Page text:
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News across North Carolina for February 16, 2015

Before we get started today, this is your link to keep up with the changes in the weather. I’ve fallen in love with this weather site because it updates, has an almanac, does hour-by-hour and has a temperature station that’s probably closer to you than the one the other channels use. Plus, it does link to the National Weather Service. Anyway, please prepare well. Anyway, your Monday news:

News Across North Carolina for February 16, 2015


Guilford County’s prison farm has been officially shut down.

The N.C. Zoo is closed too, but only to prepare for the upcoming winter storm.

Major road construction has picked up around Greensboro.

This lot adjacent to a portion of the Greensboro Urban Loop will soon get a major shopping center.

A new center under construction will bring Rockingham County’s 911 services under one roof.

The state Supreme Court is set to evaluate how well the school voucher program is working.

The recent cold weather has prompted more questions on how well this homeless service provider in Greensboro can provide service.

Some feel the proposed drone bill doesn’t go far enough in creating regulations.

Two of the state’s managed care organizations are set to merge soon.

Highlights from Saturday’s march in Raleigh.

Buncombe County is considering building a natatorium.

Charlotte-Mecklenburg police are set to tell the courts more about their cellphone tracking scheme.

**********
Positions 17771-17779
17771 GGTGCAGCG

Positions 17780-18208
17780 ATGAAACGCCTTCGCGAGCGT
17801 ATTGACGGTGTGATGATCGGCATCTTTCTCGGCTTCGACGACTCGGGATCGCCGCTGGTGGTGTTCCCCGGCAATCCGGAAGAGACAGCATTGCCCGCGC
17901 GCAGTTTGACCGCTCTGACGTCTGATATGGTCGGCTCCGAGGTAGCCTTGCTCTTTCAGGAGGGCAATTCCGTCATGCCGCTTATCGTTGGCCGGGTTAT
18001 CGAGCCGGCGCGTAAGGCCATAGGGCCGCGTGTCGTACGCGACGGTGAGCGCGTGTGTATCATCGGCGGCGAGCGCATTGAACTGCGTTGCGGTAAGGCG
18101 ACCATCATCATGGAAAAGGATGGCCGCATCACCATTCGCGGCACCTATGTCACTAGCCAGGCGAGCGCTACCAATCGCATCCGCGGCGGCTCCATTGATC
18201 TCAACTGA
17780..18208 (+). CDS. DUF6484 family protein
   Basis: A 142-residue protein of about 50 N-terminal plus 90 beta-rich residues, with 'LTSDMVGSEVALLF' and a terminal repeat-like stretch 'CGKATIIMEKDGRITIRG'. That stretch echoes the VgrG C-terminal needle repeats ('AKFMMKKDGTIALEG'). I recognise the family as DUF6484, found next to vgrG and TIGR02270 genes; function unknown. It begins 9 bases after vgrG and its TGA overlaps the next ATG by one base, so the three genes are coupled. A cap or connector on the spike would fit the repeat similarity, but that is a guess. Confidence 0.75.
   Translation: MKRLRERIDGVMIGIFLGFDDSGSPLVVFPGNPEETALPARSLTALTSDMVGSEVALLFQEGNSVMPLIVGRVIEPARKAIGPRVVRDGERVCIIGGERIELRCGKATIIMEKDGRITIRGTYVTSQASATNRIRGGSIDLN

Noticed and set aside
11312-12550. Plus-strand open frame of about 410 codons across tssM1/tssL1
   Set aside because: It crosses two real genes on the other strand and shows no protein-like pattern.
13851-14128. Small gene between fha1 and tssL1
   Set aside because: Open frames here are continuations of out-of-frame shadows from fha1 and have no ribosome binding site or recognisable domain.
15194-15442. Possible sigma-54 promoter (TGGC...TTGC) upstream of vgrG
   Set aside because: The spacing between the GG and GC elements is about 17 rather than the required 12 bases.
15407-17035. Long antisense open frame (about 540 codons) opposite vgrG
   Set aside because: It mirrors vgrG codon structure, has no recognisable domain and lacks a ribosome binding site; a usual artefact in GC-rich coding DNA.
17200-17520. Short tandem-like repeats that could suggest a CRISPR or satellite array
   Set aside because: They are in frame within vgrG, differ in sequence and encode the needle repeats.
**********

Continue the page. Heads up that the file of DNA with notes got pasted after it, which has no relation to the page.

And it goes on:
This house in Edenton is even older than previously thought.

Charlotte-Douglass Airport is seeking someone to help it develop the areas it owns around the airport.

Wilmington City Council may change its policy on offering area nonprofits first dibs on surplus supplies and property.

Bringing Sanderson Farm’s proposed plant back to Cumberland County could come down to one vote on the county board of commissioners.

This plot of land has served not just as a land trust, but as a training ground for Army Special Forces, stationed at nearby Fort Bragg.

The governor has depleted the corporate incentives fund used to recruit companies to the state.

Residents of this Raleigh neighborhood will be honored for living there for over 70 years.

Durham’s Inter-Neighborhood Council also honored some residents of its neighborhoods.

And finally, what happened to Greensboro’s tent city.

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